[1. In the East sacred books are often employed in this way for purposes of divination. In the Middle Ages the Bible, and in earlier times the poems of Homer, Virgil, and others, were used for the same purpose.]

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Kartik, there being a considerable difference between these forms of chronology. The partisans of the lunar Kartik, however, prevailed, the lunar month being the earlier form of calculation, and consequently the most acceptable to all persons whose religion is based on any form of Hinduism, Generally the confusion of solar and lunar chronology is the cause of much perplexity and qualms of conscience to the pious.[1]

The last Janamsakhi which we shall notice was written by a Sikh called Sewa Das.[2] Of this we have obtained several copies. One of them in our possession bears the date Sambat 1645 = A.D. 1588. It was therefore completed at least sixteen years before the compilation of the Granth Sahib by Guru Arjan, which is admitted to have taken place in A.D. 1604. Its language is that of Pothohar, the country between the Jihlam and the Indus, and its written character is unmistakably more ancient than that of any other Gurumukhi book now in existence.

This Janamsakhi appears to have escaped the notice of both Gur Das and Mani Singh. Had Gur Das seen it, he would doubtless have given a fuller account of the life of Guru Nanak; and, had it been known to Mani Singh, he would probably have referred to it or criticized its details. While persecutions of the Sikhs were raging south of Lahore, and the other detailed memoirs of Guru Nanak's life, including those of Bhai Mani Singh, were destroyed, this Janamsakhi was preserved in Pothohar, where Moslem bigotry. was not then aggressively exercised.

In this biography there is no mention whatever of Bhai

[1. The late Bhâi Gurumukh Singh, who first gave the author these details, afterwards put himself at the head of a deputation to move the Government of the Panjâb to declare the fictitious anniversary of Guru Nânak's birth a public holiday. That Government accordingly added a second Sikh holiday to the already long list of Christian, Hindu, and Muhammadan holidays sanctioned in its calendar. The other special Sikh holiday is the Hola Mahalla, the day on which the tenth Guru held a mimic battle for the instruction of his troops.

2. The late Sir Atar Singh, Chief of Bhadaur, gave the author this information.]

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Bala. There is, however, mention made of Mardana, who undoubtedly accompanied Baba Nanak as his minstrel in most, if not all, of his wanderings. This Janamsakhi again is deformed by mythological matter which Baba Nanak himself would have been the first to repudiate.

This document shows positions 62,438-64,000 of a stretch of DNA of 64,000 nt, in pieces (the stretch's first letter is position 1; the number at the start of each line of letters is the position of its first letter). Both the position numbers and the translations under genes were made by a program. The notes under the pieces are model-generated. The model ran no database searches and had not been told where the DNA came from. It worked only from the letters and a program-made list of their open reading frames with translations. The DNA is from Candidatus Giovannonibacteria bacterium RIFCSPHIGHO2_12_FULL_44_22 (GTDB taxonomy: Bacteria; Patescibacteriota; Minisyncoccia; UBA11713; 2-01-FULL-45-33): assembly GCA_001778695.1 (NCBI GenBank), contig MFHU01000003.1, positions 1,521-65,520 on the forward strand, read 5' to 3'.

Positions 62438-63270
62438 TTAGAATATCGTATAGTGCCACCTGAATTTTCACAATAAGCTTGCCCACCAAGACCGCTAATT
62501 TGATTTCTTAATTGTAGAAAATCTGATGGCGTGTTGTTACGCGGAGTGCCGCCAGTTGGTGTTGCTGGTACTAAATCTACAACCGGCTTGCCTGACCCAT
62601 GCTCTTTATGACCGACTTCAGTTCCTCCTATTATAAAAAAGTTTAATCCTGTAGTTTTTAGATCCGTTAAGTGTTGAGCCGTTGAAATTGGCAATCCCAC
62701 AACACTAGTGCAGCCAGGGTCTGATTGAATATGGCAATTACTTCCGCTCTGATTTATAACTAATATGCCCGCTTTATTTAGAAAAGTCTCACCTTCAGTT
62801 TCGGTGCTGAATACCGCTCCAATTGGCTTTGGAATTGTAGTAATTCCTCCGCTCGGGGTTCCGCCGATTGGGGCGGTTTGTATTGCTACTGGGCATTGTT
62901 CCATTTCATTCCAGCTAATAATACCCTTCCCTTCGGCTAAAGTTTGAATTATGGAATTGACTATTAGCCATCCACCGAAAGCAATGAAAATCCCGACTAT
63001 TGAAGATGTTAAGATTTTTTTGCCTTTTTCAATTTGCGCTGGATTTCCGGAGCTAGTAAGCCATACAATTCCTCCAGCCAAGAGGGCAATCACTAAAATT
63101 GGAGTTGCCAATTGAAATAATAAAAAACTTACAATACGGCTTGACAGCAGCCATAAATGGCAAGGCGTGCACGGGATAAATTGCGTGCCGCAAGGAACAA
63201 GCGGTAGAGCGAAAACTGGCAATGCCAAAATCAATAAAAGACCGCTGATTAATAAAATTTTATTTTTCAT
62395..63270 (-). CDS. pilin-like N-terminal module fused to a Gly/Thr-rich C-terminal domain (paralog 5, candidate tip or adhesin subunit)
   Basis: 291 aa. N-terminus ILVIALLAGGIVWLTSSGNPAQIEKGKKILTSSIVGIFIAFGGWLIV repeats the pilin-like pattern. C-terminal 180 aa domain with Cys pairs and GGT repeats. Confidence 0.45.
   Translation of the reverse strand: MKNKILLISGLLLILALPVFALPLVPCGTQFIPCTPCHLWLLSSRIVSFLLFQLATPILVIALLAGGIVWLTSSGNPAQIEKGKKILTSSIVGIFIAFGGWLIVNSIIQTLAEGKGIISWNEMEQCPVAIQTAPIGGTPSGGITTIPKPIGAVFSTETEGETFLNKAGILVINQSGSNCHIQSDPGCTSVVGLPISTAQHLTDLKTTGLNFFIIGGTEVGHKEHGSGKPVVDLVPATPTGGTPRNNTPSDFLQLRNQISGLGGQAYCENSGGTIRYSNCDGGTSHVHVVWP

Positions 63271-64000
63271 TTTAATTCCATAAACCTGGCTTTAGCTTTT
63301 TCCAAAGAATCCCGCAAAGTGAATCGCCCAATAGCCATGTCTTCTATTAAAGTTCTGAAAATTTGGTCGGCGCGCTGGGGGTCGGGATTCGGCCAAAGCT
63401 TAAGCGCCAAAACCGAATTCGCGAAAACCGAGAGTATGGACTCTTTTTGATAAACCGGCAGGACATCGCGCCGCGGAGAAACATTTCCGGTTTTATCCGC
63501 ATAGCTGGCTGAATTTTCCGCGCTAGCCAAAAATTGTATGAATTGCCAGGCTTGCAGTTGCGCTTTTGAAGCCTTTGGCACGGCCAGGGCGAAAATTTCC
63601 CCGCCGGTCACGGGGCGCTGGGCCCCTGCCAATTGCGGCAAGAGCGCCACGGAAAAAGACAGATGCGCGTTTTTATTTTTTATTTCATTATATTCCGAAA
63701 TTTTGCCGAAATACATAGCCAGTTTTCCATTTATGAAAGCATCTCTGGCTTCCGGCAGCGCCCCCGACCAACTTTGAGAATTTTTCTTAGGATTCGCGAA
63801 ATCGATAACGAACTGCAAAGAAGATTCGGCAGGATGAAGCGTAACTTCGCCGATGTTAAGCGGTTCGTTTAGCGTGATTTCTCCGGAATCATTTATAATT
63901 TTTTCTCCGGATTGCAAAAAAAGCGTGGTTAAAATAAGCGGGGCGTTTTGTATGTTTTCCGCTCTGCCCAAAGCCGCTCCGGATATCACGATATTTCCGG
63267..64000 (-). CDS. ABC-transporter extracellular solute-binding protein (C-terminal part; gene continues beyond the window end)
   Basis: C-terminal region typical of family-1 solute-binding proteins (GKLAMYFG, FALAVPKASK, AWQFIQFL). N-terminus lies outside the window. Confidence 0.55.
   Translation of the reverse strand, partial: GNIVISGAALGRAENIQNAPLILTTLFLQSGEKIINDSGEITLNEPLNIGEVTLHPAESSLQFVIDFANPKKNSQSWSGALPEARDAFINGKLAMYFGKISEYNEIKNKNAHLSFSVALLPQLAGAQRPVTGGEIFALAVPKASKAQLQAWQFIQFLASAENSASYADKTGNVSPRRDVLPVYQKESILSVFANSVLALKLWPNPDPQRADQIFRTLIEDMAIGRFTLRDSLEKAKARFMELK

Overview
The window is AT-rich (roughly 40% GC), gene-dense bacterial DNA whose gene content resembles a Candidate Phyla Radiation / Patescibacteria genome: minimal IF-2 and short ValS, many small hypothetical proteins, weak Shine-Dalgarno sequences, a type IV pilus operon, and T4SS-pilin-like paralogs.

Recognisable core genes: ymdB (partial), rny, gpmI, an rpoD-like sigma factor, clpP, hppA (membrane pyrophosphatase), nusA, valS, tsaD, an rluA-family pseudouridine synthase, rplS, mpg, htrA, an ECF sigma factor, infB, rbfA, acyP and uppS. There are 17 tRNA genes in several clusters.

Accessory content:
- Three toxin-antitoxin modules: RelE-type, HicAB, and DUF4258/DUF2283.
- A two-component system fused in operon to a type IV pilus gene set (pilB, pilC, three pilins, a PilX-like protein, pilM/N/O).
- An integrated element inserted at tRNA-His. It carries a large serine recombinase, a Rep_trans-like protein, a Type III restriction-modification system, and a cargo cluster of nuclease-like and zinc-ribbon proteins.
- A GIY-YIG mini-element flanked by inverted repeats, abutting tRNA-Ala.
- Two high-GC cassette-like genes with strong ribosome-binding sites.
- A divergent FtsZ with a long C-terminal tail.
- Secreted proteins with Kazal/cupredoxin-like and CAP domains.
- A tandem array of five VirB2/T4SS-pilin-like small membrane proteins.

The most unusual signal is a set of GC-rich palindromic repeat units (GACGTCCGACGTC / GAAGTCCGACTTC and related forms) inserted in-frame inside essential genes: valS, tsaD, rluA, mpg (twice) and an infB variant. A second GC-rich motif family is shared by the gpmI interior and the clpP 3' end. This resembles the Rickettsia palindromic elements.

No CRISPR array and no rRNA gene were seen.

Notwithstanding exaggerations, such as occur in all religions which deal with avatars or incarnations, the Janamsakhi now under consideration is beyond dispute the most trustworthy detailed record we possess of the life of Guru Nanak. It contains much less mythological matter than any other Gurumukhi life of the Guru, and is a much more rational, consistent, and satisfactory narrative. At the same time it is, of course, the product of legend and tradition, but these have, in at least one memorable instance, been thought more trustworthy than written records in such cases.[1] We shall make this ancient Janamsakhi the basis of our own details of the life of Guru Nanak[2], supplementing it when necessary by cullings from the later lives of the Guru. At the same time we must premise that several of the details of this and of all the current Janamsakhis appear to us to be simply settings for the verses and sayings of Guru Nanak. His followers and admirers found dainty word-pictures in his compositions. They considered under what circumstances they could have been produced, and thus devised the framework of a biography in which to exhibit them to the populace.

The deeds that have been done, the prophecies that have been uttered, and the instruction that has been imparted by that great procession of holy men, the Sikh Gurus, will be found described in the following pages. In the Gurus the East shook off the torpor of ages, and unburdened itself

[1. Papias, a father of the Christian Church, who flourished about A.D. 130, wrote that he considered what he obtained from the living and abiding voice of men would profit him more in obtaining accurate details of the life of Christ than what was recorded in the gospels.

2. That accomplished Sikh scholar and saintly man, the late Bhâi Dit Singh, has also made the Janamsakhi that we use the basis of his Gurumukhi life of Guru Nânak.]

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of the heavy weight of ultra-conservatism which had paralysed the genius and intelligence of its people. Only those who know India by actual experience can adequately appreciate the difficulties the Gurus encountered in their efforts to reform and awaken the sleeping nation.

Those who, secure in their own wisdom and infallibility, and dwelling apart from the Indian people spurn all knowledge of their theological systems, and thus deem Sikhism a heathen religion, and the spiritual happiness and loyalty of its followers negligeable items, are men whose triumph shall be short-lived and whose glory shall not descend with the accompaniment of minstrel raptures to future generations. I am not without hope that when enlightened rulers become acquainted with the merits of the Sikh religion they will not willingly let it perish in the great abyss in which so many creeds have been engulfed.

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The etymology of the term 'gurdwara' is from the words 'Gur (ਗੁਰ)' (a reference to the Sikh Gurus) and 'Dwara (ਦੁਆਰਾ)' (gateway in Gurmukhi), together meaning 'the gateway through which the Guru could be reached'. Thereafter, all Sikh places of worship came to be known as gurdwaras.